Winter Flowering Heather
Masses of deep pink flowers in late winter are a lovely contrast to bronze-green leaves, adding valuable colour to the garden.
With its compact shape Erica carnea 'Eva' is well suited to small spaces or a favourite container and looks beautiful planted at the front of a border, in a rock garden or on a wall. This tough little plant will thrive in sun or part shade and is covered in deep pink, paper-like flowers that begin to appear in late winter and are an important food for early bumble bees that will forage on warm winter days. Needle-like deep green leaves change colour to bronze through the coldest months and are an effective contrast to the masses of flowers. One of the most useful of winter flowering plants, even a fall of snow will not prevent it flowering and it is very useful for floral arrangements as the flowers last well in a vase. Try planting Erica 'Eva' with early spring bulbs such and crocus and daffodils, along with low growing evergreens for an early spring welcome.
Neatly shaped plants that are easy to grow, ideal for small spaces and provide valuable winter colour.
Plant Type: Heather
Hardiness: H7 Very Hardy. Minimum temperature < -20.
Plant Height & Spread (at maturity): H 15cm x W 30cm (Mature age: 3 Years)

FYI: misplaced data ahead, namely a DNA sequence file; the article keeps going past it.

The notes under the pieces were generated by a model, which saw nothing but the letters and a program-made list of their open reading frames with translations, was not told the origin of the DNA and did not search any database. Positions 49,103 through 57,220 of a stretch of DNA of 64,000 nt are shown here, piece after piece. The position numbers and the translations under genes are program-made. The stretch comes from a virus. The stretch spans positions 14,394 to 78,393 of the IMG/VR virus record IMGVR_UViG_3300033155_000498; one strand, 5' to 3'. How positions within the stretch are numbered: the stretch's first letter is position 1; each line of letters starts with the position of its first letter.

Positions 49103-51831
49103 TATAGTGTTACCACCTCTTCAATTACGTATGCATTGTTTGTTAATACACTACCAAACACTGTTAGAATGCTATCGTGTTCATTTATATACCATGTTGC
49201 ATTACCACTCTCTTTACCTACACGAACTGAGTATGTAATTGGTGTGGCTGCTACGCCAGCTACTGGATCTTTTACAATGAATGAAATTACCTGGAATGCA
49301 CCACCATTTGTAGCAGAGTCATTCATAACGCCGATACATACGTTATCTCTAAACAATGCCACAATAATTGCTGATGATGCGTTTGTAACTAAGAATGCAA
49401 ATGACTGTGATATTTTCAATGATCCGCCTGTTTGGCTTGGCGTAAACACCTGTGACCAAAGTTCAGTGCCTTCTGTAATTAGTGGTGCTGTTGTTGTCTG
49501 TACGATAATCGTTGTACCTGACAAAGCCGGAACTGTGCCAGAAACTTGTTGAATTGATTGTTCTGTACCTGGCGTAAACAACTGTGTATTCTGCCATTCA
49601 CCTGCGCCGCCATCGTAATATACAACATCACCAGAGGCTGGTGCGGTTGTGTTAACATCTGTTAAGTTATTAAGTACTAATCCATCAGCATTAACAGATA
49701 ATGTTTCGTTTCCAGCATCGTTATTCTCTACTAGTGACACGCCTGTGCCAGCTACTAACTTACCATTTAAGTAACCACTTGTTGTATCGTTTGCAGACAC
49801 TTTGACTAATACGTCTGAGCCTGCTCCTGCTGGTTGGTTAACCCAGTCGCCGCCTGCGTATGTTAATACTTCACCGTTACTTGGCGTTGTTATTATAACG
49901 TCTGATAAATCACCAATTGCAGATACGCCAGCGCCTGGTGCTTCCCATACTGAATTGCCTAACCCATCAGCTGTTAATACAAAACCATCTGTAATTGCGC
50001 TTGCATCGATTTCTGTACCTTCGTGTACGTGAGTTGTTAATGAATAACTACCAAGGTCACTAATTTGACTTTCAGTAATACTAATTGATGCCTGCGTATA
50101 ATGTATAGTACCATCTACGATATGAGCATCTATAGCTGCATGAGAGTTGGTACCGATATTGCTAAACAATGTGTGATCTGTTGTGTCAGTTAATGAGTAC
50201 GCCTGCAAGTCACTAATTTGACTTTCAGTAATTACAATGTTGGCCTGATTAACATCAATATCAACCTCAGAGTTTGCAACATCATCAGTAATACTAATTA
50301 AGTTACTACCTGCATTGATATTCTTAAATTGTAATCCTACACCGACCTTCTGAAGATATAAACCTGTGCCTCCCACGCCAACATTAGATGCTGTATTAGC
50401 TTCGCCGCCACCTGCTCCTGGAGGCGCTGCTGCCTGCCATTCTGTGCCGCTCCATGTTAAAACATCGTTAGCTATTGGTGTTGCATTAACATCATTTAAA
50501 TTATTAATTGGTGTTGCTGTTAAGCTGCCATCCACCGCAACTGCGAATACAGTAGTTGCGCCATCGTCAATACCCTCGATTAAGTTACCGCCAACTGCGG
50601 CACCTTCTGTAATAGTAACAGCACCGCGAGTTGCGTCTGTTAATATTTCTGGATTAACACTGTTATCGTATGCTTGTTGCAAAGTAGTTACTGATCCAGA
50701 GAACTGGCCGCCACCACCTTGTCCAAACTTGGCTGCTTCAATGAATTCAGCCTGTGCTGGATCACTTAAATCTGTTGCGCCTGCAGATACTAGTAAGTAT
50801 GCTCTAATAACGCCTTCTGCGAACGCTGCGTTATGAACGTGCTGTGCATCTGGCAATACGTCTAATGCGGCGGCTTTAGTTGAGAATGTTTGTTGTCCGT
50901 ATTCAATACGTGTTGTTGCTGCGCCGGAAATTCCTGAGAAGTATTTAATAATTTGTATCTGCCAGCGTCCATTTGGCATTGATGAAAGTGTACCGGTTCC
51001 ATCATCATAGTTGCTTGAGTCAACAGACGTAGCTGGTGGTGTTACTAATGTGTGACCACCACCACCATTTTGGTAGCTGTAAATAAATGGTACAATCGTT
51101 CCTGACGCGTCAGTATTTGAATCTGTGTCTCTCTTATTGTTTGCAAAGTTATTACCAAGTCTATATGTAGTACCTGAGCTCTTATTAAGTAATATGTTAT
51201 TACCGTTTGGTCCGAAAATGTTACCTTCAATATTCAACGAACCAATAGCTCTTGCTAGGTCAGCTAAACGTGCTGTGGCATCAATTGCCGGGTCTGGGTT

Foliage Colour: Green
Flower Colour: Pink
Fragrant Flower: No
Aromatic Foliage: No
RHS Award of Garden Merit: Yes
RHS Perfect for Pollinators: Yes
Foliage Type: Evergreen
Soil Type: Acid, Alkaline, Chalky, Clay, Loam, Sandy
Soil Drainage: Moist but Well Drained
Light Exposure: Full Sun, Part Shade
Planting Style: Cottage Garden, Informal Garden, Flower Beds & Borders, Urban Garden, Courtyard Garden, Banks & Slopes, Coastal Garden, Wildlife Garden, Rock Garden, Low Maintenance Garden, Dry Shade
Season of Interest: Winter
Flowering (from - to): February - March
Erica carnea 'Eva' is very easy to grow and will tolerate a wide range of conditions, growing well in a sunny or partly shaded position. Unlike some Heathers, Erica carnea will grow in acid or limy (alkaline) soil and will tolerate dry conditions once established.
When planting add compost to the soil and a handful of grit if your soil is very wet in winter. If planting in a container use a good quality multi-purpose or ericaceous compost and raise the pot on 'pot feet' during prolonged wet weather to help with drainage. Once established, your plant will be drought tolerant and will require little watering.
Plants in the ground can be fed each spring with a general fertiliser and plants in containers can be fed once every two weeks through the growing season with a liquid feed. Add mulch of composted bark to top up the soil in spring or autumn.
Once your plant has finished flowering in the spring, that long stems that hold the seed heads should be removed back to new shoots. This will prevent your plant from becoming 'woody' and producing less flowers in subsequent years.